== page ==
Closely Spaced Pregnancies Increase Risk for Autism

Closely Spaced Pregnancies Increase Risk for Autism

In 2006, the Centers for Disease Control and Prevention (CDC) reported that one in roughly 111 children from certain testing sites across America have a form of autism. This includes classic autism, pervasive development disorder and Asperger’s syndrome. Just one year later, researchers showed that one in every 91 American children is on the autism spectrum. This developmental disorder is growing at such a rapid pace that medical personnel are shocked, and studies have proven that closely spaced pregnancies have played a part in this phenomenon.

In 1992, the director of the Lazarsfeld Center for Social Sciences at Columbia University put a team of researches together to test his theory that closely spaced pregnancies put the second child at risk for a developmental disorder. The team’s findings showed that out of 662,000 sibling pairs born within three years of one another in the state of California, none of the firstborns were diagnosed with an autistic disorder, but 3,137 of their younger siblings were. Of this number, 22 sibling pairs were born within one year of one another, showing that the closer the births are, the higher the risk of autism.

Researchers and medical professionals don’t know exactly why a child born within three years of his or her older sibling faces a greater risk for autism. Possibly the most logical explanation for this is that the mother’s body hasn’t had adequate time to reproduce all the nutrients needed to have another healthy baby. But the same study in California showed that more often than not, a closely spaced pregnancy can result in a healthy baby. Therefore, other inherent factors – perhaps also with the mother – must be figured in too.

Other factors that increase risks of autism

The increase of children born with autism isn’t just from closely spaced pregnancies. It comes from other factors as well, one being parental age. It’s not surprising news that the older a mother is during pregnancy, the more health risks the child faces. Down syndrome, low birth weight and other complications are linked to a woman’s age during pregnancy. Autism risks, however, are linked both to the mother and father’s ages if they are over the age of 40. Over the last two decades, people have begun to put off pregnancy, and researchers believe that this is a contributing factor to the dramatic increase in autism.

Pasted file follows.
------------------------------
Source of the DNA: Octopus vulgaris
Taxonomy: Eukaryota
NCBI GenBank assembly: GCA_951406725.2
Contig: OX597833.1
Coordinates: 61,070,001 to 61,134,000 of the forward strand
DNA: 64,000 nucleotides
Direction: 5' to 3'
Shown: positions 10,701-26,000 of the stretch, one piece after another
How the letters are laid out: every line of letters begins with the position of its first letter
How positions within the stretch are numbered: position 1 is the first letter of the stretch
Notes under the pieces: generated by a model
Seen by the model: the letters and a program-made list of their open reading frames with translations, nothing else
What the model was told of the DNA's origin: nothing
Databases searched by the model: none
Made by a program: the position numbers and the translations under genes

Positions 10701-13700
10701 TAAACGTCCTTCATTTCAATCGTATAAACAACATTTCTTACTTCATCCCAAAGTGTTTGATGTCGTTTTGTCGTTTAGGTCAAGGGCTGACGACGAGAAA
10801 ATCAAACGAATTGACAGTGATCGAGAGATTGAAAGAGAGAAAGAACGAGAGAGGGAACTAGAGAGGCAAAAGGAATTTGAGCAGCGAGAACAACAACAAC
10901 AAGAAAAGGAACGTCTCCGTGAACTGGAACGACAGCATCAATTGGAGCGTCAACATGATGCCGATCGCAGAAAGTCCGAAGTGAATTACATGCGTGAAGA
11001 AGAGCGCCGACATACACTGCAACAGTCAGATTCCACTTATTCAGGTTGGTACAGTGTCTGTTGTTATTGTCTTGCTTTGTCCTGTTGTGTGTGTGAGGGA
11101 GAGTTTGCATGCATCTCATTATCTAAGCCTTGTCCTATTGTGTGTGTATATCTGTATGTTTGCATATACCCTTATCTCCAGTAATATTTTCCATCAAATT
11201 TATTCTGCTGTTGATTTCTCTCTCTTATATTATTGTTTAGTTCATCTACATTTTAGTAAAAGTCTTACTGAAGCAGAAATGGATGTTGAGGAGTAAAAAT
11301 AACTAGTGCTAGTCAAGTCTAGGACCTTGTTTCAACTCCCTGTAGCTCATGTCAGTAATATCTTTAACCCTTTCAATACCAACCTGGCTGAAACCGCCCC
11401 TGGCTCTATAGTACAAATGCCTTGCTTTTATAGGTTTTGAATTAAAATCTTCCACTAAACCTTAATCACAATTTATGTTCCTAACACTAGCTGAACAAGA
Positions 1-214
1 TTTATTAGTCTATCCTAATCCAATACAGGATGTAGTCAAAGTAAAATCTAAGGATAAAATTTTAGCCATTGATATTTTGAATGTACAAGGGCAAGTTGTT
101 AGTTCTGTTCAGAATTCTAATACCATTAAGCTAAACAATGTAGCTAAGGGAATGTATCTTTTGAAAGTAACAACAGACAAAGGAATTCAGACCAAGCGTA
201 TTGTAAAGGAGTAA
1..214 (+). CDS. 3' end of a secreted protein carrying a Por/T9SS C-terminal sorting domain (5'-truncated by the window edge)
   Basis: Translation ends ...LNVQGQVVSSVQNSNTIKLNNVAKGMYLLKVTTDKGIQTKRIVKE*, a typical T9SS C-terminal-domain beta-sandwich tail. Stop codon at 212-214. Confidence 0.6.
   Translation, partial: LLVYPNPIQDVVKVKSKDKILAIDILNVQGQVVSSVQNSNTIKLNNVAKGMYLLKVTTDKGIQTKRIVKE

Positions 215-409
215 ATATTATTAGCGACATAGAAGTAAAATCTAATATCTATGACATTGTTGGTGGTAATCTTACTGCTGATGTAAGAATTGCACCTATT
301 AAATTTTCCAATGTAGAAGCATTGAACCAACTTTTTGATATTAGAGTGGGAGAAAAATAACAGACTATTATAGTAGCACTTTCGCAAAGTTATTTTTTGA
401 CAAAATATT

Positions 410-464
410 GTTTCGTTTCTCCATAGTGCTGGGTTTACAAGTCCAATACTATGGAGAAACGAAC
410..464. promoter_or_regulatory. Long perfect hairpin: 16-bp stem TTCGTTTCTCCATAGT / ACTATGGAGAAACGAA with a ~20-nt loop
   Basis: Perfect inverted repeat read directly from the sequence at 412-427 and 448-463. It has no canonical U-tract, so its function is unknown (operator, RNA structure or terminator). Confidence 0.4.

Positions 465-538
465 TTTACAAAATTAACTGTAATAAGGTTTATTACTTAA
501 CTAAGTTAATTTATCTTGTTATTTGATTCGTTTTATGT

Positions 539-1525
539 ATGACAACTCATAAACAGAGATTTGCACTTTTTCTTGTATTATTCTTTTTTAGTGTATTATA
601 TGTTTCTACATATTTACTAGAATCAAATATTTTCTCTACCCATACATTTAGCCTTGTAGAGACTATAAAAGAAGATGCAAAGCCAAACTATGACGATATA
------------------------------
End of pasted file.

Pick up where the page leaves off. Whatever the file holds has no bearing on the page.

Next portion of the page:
Preterm-birth babies are also at an increased risk for having a developmental disorder on the autism spectrum. Preterm, or premature, births are defined as fewer than 33 weeks in the womb. Because the infant’s brain develops differently outside of the womb, mothers who give birth before 33 weeks of pregnancy increase their risk of seeing cognitive problems in later childhood. Developmental disorders associated with autism are largely social, and they inhibit the child’s ability to maintain relationships in different ways.

Proactive steps for dealing with autism

Looking out for the signs of autism is important, especially if you had a premature birth, a pregnancy at a later age or your baby had a low birth weight. One thing that could send up a red flag is if your baby gives little to no joyful expressions, especially when interacting with others. If your child doesn’t respond to his or her name, follow directions or even appear to hear you at times, you should have him evaluated by a medical professional.

If your child is diagnosed with a disorder on the autism spectrum, it’s important to identify him with a medical ID bracelet. Because of the non-engaging behavior associated with autism, it’s likely that your child will try to wander away at times. A medical ID bracelet could save his life. Have the child’s pertinent medical history, medications or simply a home address and phone number engraved on the medical ID bracelet to ensure his safety. American Medical ID has a wide selection of medical ID bracelets to choose from. Find one that fits your child’s needs today!

10 Tips for Lowering Your Cholesterol

Take these diet and exercise tips to heart to watch your cholesterol levels drop.